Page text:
- Rework to be less verbose.
The info command is used to view and navigate info pages that contain computer program documentation. It is part of the Texinfo documentation system.
Most users will be familiar with the man documentation system. While man is good for quickly looking up items, it lacks structure in linking man pages together. Info pages can link with other pages, create menus and ease navigation in general. The contents of the man pages is sometimes complimentary to the info system, sometimes they will be different, sometimes only one system will contain anything at all.
Info pages are available even when a system is not connected to the Internet. The files are usually stored in /usr/share/info but are viewed with a dedicated program, such as the info command.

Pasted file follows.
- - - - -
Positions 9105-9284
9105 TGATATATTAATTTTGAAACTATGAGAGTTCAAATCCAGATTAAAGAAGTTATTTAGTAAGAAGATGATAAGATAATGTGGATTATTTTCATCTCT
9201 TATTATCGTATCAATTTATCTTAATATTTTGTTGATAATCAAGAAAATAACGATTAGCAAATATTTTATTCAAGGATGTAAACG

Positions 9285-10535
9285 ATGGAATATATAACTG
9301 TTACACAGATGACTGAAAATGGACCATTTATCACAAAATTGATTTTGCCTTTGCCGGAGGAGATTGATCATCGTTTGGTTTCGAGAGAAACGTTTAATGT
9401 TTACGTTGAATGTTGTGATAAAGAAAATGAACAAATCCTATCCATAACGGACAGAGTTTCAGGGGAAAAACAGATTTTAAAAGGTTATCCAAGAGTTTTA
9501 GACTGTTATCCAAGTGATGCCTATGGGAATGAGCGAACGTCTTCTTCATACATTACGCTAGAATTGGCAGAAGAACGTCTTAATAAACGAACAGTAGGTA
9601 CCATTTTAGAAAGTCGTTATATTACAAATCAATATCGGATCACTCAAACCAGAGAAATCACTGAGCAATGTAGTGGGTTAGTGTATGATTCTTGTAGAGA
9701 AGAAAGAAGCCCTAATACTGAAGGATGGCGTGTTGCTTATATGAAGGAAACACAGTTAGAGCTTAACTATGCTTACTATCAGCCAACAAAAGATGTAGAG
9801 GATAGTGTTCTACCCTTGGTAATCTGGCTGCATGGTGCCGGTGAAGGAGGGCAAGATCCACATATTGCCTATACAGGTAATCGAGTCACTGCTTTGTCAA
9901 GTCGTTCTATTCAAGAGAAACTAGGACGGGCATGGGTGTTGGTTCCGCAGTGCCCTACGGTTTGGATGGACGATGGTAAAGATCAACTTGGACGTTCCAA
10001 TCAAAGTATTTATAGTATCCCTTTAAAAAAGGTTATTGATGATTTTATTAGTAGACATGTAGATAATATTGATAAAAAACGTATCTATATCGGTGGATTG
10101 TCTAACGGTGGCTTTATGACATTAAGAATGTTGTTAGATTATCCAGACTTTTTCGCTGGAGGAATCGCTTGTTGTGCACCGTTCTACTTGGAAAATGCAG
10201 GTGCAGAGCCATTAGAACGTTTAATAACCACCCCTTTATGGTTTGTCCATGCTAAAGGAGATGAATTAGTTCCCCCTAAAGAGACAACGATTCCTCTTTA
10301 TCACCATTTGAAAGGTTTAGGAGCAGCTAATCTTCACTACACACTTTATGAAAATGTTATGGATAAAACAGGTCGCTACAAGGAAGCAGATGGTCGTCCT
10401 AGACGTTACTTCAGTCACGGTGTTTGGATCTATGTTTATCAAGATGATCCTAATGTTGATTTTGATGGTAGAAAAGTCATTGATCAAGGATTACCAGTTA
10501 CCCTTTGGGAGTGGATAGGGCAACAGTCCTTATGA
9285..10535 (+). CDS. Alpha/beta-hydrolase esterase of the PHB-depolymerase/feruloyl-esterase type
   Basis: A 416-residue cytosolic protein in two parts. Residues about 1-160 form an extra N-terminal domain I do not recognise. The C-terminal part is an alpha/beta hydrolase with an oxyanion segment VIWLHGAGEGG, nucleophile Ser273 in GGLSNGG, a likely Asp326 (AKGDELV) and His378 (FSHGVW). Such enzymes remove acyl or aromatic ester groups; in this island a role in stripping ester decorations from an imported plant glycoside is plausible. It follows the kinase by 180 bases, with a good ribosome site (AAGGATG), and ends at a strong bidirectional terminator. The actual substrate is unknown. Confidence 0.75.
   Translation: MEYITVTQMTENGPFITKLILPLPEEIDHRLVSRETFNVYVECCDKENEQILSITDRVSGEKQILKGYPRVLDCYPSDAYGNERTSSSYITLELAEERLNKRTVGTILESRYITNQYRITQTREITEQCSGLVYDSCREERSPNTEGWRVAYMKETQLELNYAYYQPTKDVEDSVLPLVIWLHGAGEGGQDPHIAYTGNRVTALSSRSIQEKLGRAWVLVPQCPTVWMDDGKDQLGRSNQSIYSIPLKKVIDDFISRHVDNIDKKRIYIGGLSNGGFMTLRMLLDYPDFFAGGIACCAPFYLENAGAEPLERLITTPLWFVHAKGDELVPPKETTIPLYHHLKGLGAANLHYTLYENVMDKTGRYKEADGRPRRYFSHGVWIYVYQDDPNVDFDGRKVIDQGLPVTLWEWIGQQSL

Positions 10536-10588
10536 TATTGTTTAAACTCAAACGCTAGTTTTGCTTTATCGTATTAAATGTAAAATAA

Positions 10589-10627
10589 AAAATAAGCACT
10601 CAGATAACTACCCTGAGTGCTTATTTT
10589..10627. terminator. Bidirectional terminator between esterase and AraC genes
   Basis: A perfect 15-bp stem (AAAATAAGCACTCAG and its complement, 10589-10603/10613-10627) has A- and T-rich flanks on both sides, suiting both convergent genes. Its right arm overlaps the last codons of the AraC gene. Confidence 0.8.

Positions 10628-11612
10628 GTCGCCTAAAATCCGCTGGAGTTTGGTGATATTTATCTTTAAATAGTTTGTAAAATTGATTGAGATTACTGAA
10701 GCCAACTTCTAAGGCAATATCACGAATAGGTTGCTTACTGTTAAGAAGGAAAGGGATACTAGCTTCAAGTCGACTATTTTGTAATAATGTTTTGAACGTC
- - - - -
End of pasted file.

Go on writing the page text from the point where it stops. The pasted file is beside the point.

It is a real advantage to have documentation present on a system in a standardized and accessible way. Getting into the habit of looking for answers in the info and man pages is very good practice, they often contain the most complete documentation available.
Info may already be present on some systems, in which case this section can be skipped. Type whereis info (belongs to sys-apps/util-linux, which is usually part of the system set) to determine if info is already installed.
Install sys-apps/texinfo package:
emerge --ask sys-apps/texinfo
pinfo (app-text/pinfo) is a colorized alternative to the info viewer, with enhanced browsing facilities. If desired, this could be installed instead of or in parallel to sys-apps/texinfo (in which case substitute pinfo for info when following the rest of this document):
emerge --ask sys-apps/pinfo
See the pinfo documentation, website, and github for more information.
To begin viewing - and navigating through - the info pages, invoke info with no arguments. The user will be presented with an overview of the documentation stored on their system: